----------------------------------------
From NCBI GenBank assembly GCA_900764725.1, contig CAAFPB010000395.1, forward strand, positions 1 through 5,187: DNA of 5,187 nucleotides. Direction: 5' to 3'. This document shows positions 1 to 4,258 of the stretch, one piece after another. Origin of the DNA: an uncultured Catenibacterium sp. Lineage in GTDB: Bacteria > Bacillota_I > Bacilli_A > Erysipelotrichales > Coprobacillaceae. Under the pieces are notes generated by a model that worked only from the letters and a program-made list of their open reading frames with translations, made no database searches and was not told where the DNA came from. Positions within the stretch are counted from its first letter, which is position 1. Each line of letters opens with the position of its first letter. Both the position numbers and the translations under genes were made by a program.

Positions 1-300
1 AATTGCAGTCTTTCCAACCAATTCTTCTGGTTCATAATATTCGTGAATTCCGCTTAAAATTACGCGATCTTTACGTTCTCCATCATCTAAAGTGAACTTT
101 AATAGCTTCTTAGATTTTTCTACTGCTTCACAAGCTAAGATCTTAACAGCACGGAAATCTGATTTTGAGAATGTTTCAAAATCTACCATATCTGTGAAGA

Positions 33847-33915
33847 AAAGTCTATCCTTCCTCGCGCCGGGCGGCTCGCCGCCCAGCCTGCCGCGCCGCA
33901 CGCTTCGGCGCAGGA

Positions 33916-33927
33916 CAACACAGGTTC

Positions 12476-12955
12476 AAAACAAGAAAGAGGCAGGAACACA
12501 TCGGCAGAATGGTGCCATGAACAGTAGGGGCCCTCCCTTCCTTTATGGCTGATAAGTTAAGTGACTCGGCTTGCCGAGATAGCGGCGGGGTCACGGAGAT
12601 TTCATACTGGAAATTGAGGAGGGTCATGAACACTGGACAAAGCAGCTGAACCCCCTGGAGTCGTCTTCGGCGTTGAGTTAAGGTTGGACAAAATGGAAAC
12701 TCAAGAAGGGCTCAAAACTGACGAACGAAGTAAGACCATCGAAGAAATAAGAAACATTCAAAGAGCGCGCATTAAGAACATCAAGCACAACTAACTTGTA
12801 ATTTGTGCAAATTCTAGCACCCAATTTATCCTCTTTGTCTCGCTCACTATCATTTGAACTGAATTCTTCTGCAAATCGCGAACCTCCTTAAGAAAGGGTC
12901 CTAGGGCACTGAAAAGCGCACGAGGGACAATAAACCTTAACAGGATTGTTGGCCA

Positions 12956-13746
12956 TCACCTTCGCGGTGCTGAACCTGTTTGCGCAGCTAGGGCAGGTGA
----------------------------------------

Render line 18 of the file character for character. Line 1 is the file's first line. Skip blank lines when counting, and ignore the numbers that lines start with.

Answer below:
12956 TCACCTTCGCGGTGCTGAACCTGTTTGCGCAGCTAGGGCAGGTGA